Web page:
This site is intended for healthcare professionals
Login | Register (NOW FREE)

Medical search

acute pyelonephritis

FREE subscriptions for doctors and students... click here
You have 3 open access pages.

Acute pyelonephritis is an acute inflammation of the kidney and its pelvis, usually caused by an ascending urinary tract infection.

Note that pyelonephritis in the presence of urinary tract obstruction is a urological emergency. This should be diagnosed and treated rapidly as there may be rapid progression to septicaemia and shock.

Acute pyelonephritis is a bacterial infection needing treatment with an antibiotic that reaches therapeutic concentrations in the kidney.

Gram-negative bacteria are the most common causative pathogens in acute pyelonephritis, with Escherichia coli (E. coli) causing 60 to 80% of uncomplicated infections

  • other gram negative pathogens include Proteus mirabilis (responsible for about 15% of infections) as well as Klebsiella (approximately 20%), Enterobacter and Pseudomonas species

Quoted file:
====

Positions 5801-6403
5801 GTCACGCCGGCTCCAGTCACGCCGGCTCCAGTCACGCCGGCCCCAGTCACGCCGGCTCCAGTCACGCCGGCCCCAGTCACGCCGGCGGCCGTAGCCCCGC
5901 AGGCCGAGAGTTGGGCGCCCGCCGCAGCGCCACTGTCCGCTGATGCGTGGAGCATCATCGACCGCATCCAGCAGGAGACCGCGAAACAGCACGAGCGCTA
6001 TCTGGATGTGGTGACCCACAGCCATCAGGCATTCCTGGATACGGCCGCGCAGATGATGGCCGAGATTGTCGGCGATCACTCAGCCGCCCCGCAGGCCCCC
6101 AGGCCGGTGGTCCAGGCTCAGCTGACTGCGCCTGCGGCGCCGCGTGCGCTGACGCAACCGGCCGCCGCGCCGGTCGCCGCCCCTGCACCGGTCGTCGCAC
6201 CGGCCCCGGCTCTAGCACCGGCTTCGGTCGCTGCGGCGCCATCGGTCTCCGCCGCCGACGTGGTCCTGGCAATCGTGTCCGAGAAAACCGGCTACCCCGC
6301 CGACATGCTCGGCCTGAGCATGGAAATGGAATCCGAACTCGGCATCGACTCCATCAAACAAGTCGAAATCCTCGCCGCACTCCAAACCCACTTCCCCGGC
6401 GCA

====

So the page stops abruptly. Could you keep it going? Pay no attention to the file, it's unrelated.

• less commonly, grampositive bacteria such as Enterococcus faecalis, Staphylococcus saprophyticus and Staphylococcus aureus may be seen

Antibiotics that don't achieve adequate levels in renal tissue, such as nitrofurantoin, fosfomycin and pivmecillinam, are to be avoided (1)

Nationally for England, resistance of E. coli (the main causative organism of acute pyelonephritis) in laboratory-processed urine specimens to the following antibiotics is:

    • cefalexin: 9.9% (varies by area from 8.1 to 11.4%)
    • ciprofloxacin: 10.6% (varies by area from 7.8 to 13.7%)
    • co-amoxiclav: 19.8% (varies by area from 10.8 to 30.7%)
    • trimethoprim: 30.3% (varies by area from 27.1 to 33.4%)



The information provided herein should not be used for diagnosis or treatment of any medical condition. A licensed medical practitioner should be consulted for diagnosis and treatment of any and all medical conditions. Copyright 2016 Oxbridge Solutions LtdĀ®. Any distribution or duplication of the information contained herein is strictly prohibited. Oxbridge Solutions LtdĀ® receives funding from advertising but maintains editorial independence. GPnotebook stores small data files on your computer called cookies so that we can recognise you and provide you with the best service. If you do not want to receive cookies please do not use GPnotebook.